"It is difficult because I am happy here, I enjoy my job here. I enjoy the team, I enjoy the players. I enjoy watching them play and the way we play. And it [the England job] is aggro, let's not kid ourselves, it is aggravation, to be honest. You know what is coming. There has been a lot of great managers and when someone like Capello finds it hard-going, it has got to be hard-going."
As Capello had said many times, Redknapp did ask whether Wembley, the FA's £757m stadium, proved a barrier to getting the best from England players. "You wonder sometimes whether you'd rather see the games played at Old Trafford or Anfield where there's an atmosphere when we play at home. Where it's intimidating. I've often thought that.
"Wembley, it seems, is a showpiece stadium with an open pitch not quite the same. If you were to go and play these games in a stadium where you can play an English style... We play at Wembley and it becomes a different style of football to what we play on a Saturday."
Redknapp said there was no "magic wand" for an England manager and that many had struggled in the job, including his late friend Ron Greenwood.
"Certainly it's been a very difficult job for everybody. Even people like Bobby Robson. I know he got to the [World Cup] semi-finals in 1990 but Bobby got some stick before that. And what happened to people like Graham Taylor. It is not an easy job, is it?"
What The Bosses Say: Sorry for Fabio, but behind Harry
"The manager should have the final say on football matters – that is what the manager is for, full stop. The situation with Harry is unique in lots of respects. I think he has got the media on his side, people in football on his side and supporters on his side. So he has to get the job!"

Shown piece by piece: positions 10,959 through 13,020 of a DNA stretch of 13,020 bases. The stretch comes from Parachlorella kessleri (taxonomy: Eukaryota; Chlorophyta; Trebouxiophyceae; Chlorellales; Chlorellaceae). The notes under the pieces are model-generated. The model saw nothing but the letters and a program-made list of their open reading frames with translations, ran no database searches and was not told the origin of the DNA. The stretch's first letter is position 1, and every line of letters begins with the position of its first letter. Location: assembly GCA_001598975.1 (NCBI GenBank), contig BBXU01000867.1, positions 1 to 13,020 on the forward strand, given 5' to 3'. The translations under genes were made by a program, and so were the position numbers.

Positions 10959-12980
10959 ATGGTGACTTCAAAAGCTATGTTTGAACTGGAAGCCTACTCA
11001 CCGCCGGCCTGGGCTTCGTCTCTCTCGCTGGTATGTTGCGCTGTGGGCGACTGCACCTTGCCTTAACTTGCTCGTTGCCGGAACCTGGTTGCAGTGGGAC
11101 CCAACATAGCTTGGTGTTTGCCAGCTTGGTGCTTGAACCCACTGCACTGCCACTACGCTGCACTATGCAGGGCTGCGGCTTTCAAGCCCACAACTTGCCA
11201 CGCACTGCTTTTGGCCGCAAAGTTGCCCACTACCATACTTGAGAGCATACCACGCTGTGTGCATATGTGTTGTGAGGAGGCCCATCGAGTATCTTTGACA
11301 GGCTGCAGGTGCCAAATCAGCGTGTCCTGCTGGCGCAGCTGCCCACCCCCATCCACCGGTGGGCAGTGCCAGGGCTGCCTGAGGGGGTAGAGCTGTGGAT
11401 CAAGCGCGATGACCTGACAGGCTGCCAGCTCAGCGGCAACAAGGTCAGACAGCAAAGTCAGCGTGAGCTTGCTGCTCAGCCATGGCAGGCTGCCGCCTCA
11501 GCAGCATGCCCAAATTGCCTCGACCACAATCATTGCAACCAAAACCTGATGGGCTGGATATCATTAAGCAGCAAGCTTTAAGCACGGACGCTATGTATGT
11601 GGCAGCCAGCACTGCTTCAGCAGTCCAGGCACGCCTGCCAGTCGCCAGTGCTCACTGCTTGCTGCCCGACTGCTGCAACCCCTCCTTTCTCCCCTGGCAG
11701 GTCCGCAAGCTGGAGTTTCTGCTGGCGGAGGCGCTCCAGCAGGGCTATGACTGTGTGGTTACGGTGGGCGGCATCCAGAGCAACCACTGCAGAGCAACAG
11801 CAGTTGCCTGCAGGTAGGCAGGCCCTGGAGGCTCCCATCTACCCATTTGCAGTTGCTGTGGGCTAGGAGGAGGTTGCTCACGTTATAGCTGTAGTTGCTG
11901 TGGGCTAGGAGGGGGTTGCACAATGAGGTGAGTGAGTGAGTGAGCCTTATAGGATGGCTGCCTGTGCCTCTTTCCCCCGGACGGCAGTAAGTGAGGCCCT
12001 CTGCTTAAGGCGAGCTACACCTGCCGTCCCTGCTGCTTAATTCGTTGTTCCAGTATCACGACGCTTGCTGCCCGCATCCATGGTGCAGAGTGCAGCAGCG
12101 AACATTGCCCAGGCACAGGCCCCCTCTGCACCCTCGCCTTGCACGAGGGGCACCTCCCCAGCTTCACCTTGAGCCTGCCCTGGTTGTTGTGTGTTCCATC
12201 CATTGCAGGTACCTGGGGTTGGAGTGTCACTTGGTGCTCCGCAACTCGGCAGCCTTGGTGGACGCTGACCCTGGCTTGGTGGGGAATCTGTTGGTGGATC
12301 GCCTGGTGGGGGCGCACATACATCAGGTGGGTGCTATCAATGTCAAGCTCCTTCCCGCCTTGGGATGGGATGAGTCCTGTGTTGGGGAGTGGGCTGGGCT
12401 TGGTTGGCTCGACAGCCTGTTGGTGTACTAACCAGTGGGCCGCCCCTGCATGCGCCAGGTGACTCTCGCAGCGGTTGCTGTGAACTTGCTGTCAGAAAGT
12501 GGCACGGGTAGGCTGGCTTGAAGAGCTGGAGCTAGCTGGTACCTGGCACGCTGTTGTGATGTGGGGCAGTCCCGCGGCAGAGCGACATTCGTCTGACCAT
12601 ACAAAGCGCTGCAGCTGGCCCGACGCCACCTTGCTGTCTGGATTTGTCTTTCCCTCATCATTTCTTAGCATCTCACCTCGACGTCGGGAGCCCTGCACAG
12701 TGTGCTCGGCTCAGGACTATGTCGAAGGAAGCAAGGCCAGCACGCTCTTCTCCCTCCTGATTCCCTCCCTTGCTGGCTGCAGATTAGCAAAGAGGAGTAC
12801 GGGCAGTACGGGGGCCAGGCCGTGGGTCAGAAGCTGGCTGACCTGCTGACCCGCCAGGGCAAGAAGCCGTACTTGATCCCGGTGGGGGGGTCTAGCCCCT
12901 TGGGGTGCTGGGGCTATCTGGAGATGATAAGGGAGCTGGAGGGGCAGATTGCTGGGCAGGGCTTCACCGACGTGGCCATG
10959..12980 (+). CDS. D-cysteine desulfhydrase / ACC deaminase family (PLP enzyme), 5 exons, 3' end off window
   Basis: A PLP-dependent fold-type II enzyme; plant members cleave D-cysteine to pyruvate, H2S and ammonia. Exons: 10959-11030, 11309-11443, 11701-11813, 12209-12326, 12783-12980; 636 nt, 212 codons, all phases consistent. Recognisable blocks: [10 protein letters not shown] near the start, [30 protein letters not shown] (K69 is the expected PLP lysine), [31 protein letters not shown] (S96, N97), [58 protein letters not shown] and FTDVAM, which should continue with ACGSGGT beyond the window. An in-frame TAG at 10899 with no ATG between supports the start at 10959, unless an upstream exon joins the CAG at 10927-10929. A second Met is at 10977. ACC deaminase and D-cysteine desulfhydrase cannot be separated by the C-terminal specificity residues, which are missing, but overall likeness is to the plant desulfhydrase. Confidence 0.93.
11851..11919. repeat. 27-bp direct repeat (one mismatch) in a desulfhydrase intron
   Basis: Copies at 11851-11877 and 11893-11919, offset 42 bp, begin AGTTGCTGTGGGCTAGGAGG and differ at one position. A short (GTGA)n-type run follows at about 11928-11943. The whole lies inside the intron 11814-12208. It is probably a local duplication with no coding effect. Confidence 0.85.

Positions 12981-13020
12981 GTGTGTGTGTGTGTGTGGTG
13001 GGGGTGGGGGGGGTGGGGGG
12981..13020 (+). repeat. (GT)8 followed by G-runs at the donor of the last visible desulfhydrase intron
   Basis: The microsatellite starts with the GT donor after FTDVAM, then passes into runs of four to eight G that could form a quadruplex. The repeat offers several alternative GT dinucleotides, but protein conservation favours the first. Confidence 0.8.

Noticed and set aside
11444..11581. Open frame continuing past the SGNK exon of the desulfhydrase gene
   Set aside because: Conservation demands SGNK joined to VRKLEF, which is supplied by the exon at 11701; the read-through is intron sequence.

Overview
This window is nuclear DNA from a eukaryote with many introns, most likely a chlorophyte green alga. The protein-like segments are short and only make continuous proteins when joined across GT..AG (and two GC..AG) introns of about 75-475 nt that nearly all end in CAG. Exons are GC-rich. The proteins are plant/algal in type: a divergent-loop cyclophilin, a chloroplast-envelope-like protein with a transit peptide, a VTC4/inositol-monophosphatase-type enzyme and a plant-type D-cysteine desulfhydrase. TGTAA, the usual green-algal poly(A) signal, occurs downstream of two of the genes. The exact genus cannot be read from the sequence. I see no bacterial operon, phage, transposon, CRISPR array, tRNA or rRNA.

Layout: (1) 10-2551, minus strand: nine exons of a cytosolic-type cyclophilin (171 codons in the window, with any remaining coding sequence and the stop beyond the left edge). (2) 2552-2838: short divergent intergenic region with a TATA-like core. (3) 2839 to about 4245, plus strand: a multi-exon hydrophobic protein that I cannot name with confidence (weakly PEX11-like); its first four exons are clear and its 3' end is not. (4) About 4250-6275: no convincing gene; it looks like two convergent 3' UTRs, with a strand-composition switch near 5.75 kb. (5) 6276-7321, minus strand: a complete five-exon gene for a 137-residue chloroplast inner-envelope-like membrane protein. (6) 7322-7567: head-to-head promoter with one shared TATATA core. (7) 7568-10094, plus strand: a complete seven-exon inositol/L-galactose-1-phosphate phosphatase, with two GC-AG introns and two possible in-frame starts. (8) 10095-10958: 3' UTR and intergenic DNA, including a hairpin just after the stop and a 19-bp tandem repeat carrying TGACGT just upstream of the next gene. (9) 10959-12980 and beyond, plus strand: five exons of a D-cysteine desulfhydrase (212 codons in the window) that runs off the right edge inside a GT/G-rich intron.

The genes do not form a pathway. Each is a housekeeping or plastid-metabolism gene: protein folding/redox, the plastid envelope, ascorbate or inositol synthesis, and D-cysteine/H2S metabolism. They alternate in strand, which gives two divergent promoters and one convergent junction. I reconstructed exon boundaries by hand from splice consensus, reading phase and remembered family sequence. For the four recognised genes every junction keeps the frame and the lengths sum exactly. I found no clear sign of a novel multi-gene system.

"I was as surprised as anyone else. [Capello] had earned the right to take the team to the European Championships. He should have been left alone to make the decisions. What's the point of having the manager?"
Sir Alex Ferguson
"The FA have approached David Gill to speak to me. Seriously. I said I'd make a decision on 1 April. It's a good idea actually – I could relegate them! There's no doubt Harry's the best man, and you Press have decided anyway. The FA are not going to go against our Press are they? Harry's the right man. He's got the experience and that's important. He's got the personality, the knowledge of the game, and he changes the fortunes of every club he's been at. It's the right choice.
"I have never really been tempted by the national-team job because for me it is a completely different job. I was always under contract, I respected contracts in my life. I am a little bit in a marathon job inside the club and the national team job is a sprinter's job."
"I don't know the reasons but I can say the national team has lost a top manager. I think under Fabio Capello England had a big chance to win the European Championships. I respect his decision and I am very sorry for him."
"I don't think it's right to say whether you're interested. The FA need to decide who they think are the right people. Harry's receiving all the backing from virtually all quarters, but it's up to them to decide what they want to do."
"Harry is the clear frontrunner. I'm sure Tottenham will fight to keep him. Whether Harry feels he has unfinished business at Tottenham, I don't know, but he has got them into a magnificent position. Whether he is going to see that through is another matter."